Can you trust Richardson, Eli?

This week on the Fantasy Underground podcast (also available on iTunes), Field Yates and I talked about DeAngelo Williams, Danny Amendola, Jackie Battle, Tony Scheffler, Stevan Ridley, and which teams may rest players here at season's end. I also gave a list of five impact NFL free agents for 2013. Here are 10 other topics:

Five In Depth

1. Will Trent Richardson Torpedo Your Title Hopes? T-Rich has scored a TD in four straight games, has two TDs in back-to-back contests, and has 12 total TDs on the season. But there's some disharmony among our ESPN.com rankers about whether he's safe enough to use in your championship game, especially against a stingy Denver Broncos defense. Richardson's per-carry average of 3.0 since the Cleveland Browns' Week 10 bye clearly gives a couple of our rankers pause. It's fair to worry that the bottom might fall out of T-Rich's production at exactly the wrong time. So should you bench him?

I think it's a very worthwhile question. Overall Richardson is the No. 6 back in fantasy but has been quite touchdown-dependent lately; nearly half his fantasy points over the past five games have come from TDs. In that same five-week span, here's how the current other top 10 fantasy RBs compare:

But I'll tell you, last week's tape against the Washington Redskins doesn't scare me. Whatever injuries this guy is nursing, I don't see them affecting his play. I saw plenty of burst on the rare occasion when Richardson could find any running room. The problem was (and, I'll argue, the problem has been) some aggressive defensive fronts and some bad blocking. While Joe Thomas and John Greco are working well at LT and LG, respectively, Alex Mack has slumped at center, while the right side (Shawn Lauvao and rookie Mitchell Schwartz) has played badly.

But I can't watch T-Rich's rumbling, cut-heavy first-quarter run up the gut for 14 yards and proclaim him some dramatically reduced version of himself. Now, when a back gets stuffed for 1 yard or fewer on seven of his 11 carries, we have to be concerned, and there's no conclusive proof I can give you that Richardson will have more room to run this Sunday. But I think I can almost guarantee you that the Browns won't foolishly abandon the run. T-Rich hadn't been below 18 carries since Week 8, and in that span had averaged more than 22 carries per game. He was vocal about his frustration over getting two totes after halftime in Week 15, and Pat Shurmur went out of his way to emphasize that Richardson won't get any extra rest over the season's final two games. Add in the fact that T-Rich is currently tied for third in receptions among RBs, and you've got a player whose yardage floor should be higher than he showed against the Skins.

Denver's run defense is no joke. They've held opposing RB corps below their five-week moving average in each of their past eight games, including stopping Ray Rice last week. Red zone touches could be at a premium for Cleveland. But I see enough of a workload bounce-back, and enough of a resilient Richardson on tape, that if he brought me to my championship game, I couldn't sit him.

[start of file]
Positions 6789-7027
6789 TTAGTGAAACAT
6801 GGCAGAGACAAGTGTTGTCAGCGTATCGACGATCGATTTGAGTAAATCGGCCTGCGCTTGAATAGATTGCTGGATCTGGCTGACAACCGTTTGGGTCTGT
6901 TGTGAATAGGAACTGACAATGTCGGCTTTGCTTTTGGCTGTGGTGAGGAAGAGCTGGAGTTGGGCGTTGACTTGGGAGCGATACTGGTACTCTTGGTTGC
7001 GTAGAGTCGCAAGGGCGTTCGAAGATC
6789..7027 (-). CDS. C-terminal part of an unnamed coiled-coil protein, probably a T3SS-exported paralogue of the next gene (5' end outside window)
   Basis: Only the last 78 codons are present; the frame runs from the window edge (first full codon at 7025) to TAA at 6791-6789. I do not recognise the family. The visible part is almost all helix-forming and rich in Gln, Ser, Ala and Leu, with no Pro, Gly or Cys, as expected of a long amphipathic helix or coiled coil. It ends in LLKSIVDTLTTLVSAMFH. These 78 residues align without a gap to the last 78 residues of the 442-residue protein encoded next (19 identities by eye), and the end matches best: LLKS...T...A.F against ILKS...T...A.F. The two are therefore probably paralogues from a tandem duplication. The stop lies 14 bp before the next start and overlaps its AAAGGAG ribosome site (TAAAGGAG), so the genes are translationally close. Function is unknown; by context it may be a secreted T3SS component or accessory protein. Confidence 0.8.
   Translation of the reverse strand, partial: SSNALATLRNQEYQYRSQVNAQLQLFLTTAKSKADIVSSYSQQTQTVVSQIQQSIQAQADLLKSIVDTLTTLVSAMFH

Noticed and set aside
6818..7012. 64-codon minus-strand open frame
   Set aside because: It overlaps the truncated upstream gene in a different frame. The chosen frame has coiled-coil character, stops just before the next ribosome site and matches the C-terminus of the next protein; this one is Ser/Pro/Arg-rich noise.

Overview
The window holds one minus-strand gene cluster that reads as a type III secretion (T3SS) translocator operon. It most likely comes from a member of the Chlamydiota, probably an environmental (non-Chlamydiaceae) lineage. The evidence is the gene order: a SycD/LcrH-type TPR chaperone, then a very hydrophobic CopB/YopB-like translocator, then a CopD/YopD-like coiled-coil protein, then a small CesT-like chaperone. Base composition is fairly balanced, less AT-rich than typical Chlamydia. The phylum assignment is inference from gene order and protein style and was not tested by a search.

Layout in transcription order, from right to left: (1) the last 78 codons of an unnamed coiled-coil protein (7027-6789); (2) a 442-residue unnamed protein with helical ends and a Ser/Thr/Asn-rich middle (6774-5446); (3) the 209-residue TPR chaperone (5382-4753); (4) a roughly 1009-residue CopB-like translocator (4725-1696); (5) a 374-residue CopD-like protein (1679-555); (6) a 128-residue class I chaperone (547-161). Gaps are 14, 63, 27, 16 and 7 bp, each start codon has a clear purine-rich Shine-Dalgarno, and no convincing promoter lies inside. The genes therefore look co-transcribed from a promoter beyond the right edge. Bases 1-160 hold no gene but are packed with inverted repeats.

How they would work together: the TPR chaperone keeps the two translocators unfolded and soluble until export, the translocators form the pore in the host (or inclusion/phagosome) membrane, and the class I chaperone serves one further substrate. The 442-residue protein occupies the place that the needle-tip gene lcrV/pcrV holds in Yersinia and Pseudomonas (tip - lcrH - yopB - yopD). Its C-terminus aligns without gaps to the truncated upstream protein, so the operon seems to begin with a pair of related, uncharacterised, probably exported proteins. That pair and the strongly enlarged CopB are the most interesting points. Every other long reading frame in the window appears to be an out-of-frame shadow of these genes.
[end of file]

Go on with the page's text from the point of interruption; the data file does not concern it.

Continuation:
2. The New Book of Eli. In an awful first half for the New York Giants that saw them down 17-0 to the Atlanta Falcons last week, I watched two terrible throws by Eli Manning, and neither of them was intercepted. The first was a medium-length cross to Victor Cruz that was wide open and might've launched Cruz to a big run, but was inexcusably thrown way over the WR's head. The other was a deep shot to the left side to Jerrel Jernigan which Eli had no business throwing, and which should've been picked off by Dominique Franks. His two first-half picks were actually both OK throws (maybe the first one was a little late), but were simply amazing, athletic interceptions by Asante Samuel and Thomas DeCoud, respectively. By the time Manning touched the ball again, in the third quarter, it was 24-0 and then Eli did start making inaccurate throws to open receivers while in desperation mode.

None of this is to say that I think Eli Manning is secretly playing well. Always a model of inconsistency (except on his two legendary playoff runs), the ups and downs have gotten even worse in 2012. In point of fact, his Falcons tape wasn't nearly as bad as his performances against the Pittsburgh Steelers or Cincinnati Bengals in November, or even his head-scratching work a couple of Mondays ago against the Redskins, when he threw zero INTs but probably should've thrown two or three, and also blew deep shots to both Cruz and Hakeem Nicks that could've put the game out of reach early. I went back and looked at Week 2 against the Tampa Bay Buccaneers, and Manning not only had more time to throw in that big comeback win, but seemed more confident, holding the ball less, zinging it earlier. When you watch Giants games these days, you're left with the impression that maybe the passing game is suffering from a lack of trust.

Cruz's slowdown was predictable. He averaged 14.4 fantasy points per game in his first seven contests, and 6.9 in his last seven. He's a marvelous open-field runner and a legit red zone threat for someone his size, but he's coverable. According to ProFootballFocus.com, Cruz has been targeted out of the slot about 70 percent of the time this year; he's adept at finding soft spots in a zone or beating a slower player in man-to-man, but he doesn't fit the mold of a guy who'll break a defense's back with a long one, or outmuscle double coverage and make a play. That description is supposed to fit Nicks, but he hasn't been healthy enough to get open consistently. I think there's a reason someone else keeps rearing his head on a weekly basis, be it Domenik Hixon, Rueben Randle or Ramses Barden. Eli is hoping to find someone to create space on the outside. But those lesser players haven't done it consistently.